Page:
It was found that 5i?? C was too cold for the ball to move at any timeable rate and would have taken hours to reach the 10cm point and so no readings could be taken. It was also decided that anything above 40i?? C would allow the ball to move too quickly through the honey to be timed to a good degree of accuracy.
During the preliminary work I noticed that when the ball with the attached straw was placed in the measuring cylinder of honey the straw did not move vertically downwards, it instead leant against the edge of the measuring cylinder which got increasingly covered in honey as the experiment went on causing drag and slowing the ball bearing down. In order to prevent this I used a small piece of cardboard with a hole in just big enough for the straw and placed it on top of the cylinder, this held the straw upright causing very little drag. Fair Testing
The same ball bearing and straw will be used every time to ensure that it is exactly the same shape and weight for each temperature of honey. The ball bearing will also be washed in hot water after each reading has been taken so the shape of the ball is not altered affecting viscous drag. They will also be cooled to room temperature using tap water and dried so it is the same temperature in for every reading. The honey will be kept out of the sun whilst the experiment is being carried to keep it from warming up affecting the speed at which the ball bearing will travel through the honey.
Range From looking at my preliminary results I can see that the range has reached its limits when the honey is 11i?? C and 40i?? C as after these temperatures it will be very difficult to take accurate readings. I have therefore decided to use temperatures of 10i?? C to 40i?? C going up in 5i?? C intervals. Engineering in Design During the preliminary experiment it was found that we had problems in measuring the distance that the ball bearing had fallen and also struggled retrieving the ball bearing from the honey.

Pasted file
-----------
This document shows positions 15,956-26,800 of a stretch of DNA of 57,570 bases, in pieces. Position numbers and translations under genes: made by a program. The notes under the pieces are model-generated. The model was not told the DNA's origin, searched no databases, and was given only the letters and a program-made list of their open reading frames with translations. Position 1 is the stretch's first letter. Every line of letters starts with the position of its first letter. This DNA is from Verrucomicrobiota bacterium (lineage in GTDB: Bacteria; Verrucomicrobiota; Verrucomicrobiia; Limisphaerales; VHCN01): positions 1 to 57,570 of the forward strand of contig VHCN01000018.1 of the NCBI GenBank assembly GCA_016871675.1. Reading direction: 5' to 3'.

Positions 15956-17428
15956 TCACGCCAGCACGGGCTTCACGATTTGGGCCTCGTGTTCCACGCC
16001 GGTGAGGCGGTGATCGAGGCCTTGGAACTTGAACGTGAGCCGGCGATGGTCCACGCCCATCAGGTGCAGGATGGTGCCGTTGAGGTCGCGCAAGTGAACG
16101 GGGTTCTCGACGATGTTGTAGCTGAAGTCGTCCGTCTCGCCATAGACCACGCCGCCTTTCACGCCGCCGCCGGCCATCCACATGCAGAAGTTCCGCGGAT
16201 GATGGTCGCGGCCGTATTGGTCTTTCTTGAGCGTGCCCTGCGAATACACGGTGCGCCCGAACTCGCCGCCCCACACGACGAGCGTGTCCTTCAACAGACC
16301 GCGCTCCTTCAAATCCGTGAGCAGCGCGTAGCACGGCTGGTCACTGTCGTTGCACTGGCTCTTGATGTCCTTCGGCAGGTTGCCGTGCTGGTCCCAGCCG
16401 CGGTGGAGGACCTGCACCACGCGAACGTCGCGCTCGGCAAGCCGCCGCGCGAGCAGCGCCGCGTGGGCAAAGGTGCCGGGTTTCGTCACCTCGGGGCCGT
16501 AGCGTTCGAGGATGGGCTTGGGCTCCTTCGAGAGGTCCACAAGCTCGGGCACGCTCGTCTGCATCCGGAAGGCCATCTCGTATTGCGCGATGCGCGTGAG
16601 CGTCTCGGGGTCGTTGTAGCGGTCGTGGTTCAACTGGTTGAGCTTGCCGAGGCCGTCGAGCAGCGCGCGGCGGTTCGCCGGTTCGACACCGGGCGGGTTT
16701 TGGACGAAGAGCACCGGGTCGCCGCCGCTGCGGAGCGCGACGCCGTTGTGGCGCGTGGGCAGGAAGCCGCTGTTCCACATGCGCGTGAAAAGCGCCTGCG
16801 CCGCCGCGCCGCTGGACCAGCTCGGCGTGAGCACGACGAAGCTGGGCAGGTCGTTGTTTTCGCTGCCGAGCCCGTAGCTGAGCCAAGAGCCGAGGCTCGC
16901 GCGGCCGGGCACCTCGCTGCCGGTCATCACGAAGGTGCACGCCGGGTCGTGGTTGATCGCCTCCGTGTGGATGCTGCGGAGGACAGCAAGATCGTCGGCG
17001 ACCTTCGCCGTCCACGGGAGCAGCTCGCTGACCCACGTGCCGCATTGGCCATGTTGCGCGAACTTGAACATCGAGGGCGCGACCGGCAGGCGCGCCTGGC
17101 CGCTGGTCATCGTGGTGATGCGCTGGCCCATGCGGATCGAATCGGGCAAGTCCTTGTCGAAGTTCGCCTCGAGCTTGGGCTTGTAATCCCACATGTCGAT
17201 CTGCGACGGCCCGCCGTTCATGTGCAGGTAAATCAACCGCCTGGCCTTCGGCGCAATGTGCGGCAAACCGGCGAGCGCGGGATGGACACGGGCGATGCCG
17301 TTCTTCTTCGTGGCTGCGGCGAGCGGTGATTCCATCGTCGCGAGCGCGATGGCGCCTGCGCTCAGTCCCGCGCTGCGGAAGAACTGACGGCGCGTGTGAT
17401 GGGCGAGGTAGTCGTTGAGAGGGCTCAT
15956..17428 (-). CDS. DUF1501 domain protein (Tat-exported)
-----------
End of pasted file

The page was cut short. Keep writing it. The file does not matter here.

In order to solve this problem I decided to attach a drinking straw to the ball bearing. This was done using araldite, a strong quick drying water resistant adhesive. This meant that the ball bearing could be retrieved easily from the honey after each reading was taken. I marked the straw twice, one marking 5cm from the ball bearing and the other 15cm from the ball bearing, I would start timing the ball bearing after the 1st line is submerged in the honey, leaving 5cm for the ball bearing to reach terminal velocity, the stopwatch would be stopped when the 2nd line gets submerged.
This method ensures that for each reading the ball bearing has the same distance to reach terminal velocity and is being timed over the same distance consistently. 5cm 10cm Attaching a straw to the ball bearing created a new problem; it was found that the straw would lean against the edge of the measuring cylinder in which the honey is.
The edge of the measuring cylinder tended to be very sticky due to having small amounts of honey around it, this caused extra drag slowing the ball bearing down and giving inaccurate readings. This problem could be easily solved however using a small piece of card just big enough to cover and rest on the top of the measuring cylinder. This piece of card would have a small hole in the centre, achieved using a hole punch, that would hold the straw upright so that accurate readings can be taken.